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There are many factors that go into deciding which call option to buy. One of the biggest mistakes that beginners make is focusing on the price of the call option, instead of the ultimate objective or the reason for purchasing the call option.Read More
In very basic terms, when you purchase a call option, you profit if the underlying stock goes up and you MAY lose money if the underlying stock moves lower. Because you don’t own the actual underlying asset, buying calls is substantially cheaper than buying stocks or any other underlying asset that you may be interested in trading.Read More
Many of the tips being shared today come from over 20 years of trading experience. Remember, there’s no correlation between complex concepts and profitability; and I urge all of you to follow these simple trading tips diligently.Read More
One very important factor that many traders ask me about is how far in the money or how far out of the money they should go when buying an option. In essence, the issue is Delta, which is the Greek term for the expected change in the option for every dollar fluctuation in the underlying stock.Read More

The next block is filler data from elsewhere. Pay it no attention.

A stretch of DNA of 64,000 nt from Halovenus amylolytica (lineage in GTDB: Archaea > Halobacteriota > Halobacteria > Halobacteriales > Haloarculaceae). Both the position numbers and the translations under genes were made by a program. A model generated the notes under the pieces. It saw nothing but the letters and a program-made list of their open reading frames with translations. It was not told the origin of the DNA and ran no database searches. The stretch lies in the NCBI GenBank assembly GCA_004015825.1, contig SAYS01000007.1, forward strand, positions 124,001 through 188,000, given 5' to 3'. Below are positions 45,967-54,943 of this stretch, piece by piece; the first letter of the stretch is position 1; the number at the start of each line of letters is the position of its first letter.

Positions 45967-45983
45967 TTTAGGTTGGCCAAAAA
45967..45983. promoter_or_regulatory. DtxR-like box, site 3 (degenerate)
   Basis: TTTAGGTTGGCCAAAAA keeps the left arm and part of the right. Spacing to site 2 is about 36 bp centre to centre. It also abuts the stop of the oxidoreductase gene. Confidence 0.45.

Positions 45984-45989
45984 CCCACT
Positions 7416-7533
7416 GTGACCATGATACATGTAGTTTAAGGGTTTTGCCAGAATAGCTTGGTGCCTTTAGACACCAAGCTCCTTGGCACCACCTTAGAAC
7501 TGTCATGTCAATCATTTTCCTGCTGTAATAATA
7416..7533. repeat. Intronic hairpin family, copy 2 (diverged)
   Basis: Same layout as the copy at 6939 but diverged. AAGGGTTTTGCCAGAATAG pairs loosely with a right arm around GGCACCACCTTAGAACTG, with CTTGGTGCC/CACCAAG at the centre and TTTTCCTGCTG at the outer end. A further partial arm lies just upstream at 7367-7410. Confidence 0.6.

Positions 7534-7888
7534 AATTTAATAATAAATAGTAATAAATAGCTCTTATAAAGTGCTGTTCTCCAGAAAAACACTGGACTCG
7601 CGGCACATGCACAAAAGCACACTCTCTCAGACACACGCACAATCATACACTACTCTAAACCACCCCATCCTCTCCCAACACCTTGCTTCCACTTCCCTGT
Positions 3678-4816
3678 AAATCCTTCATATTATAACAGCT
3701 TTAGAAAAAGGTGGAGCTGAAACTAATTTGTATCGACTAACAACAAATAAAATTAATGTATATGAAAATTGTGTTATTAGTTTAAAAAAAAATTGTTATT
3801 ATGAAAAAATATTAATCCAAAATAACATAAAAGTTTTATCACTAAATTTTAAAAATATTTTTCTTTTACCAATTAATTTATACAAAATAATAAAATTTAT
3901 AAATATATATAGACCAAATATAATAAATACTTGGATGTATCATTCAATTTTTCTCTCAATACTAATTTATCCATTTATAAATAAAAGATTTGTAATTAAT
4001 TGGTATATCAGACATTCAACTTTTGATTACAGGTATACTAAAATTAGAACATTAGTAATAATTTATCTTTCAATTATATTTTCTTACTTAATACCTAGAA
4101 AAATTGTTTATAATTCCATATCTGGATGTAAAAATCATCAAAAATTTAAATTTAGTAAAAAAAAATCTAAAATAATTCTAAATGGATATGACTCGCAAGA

The idea behind the calendar spread is to sell time, which is why calendar spreads are also known as time spreads. A calendar spread is constructed through two simultaneous trades: 1) the purchase of an option, and 2) the sale of another option with the same strike price, but an earlier expiration.Read More
Often times when traders first begin trading options, they have a difficult time deciding whether or not they should be buying options or selling them instead. With stocks, you are limited to buying and selling shares.
But with options, you have calls, puts, combination spreads and to make things more confusing; different strike prices and expiration dates to take into account. And just when you thought you had it all down, you then have to consider implied volatility in all of this.Read More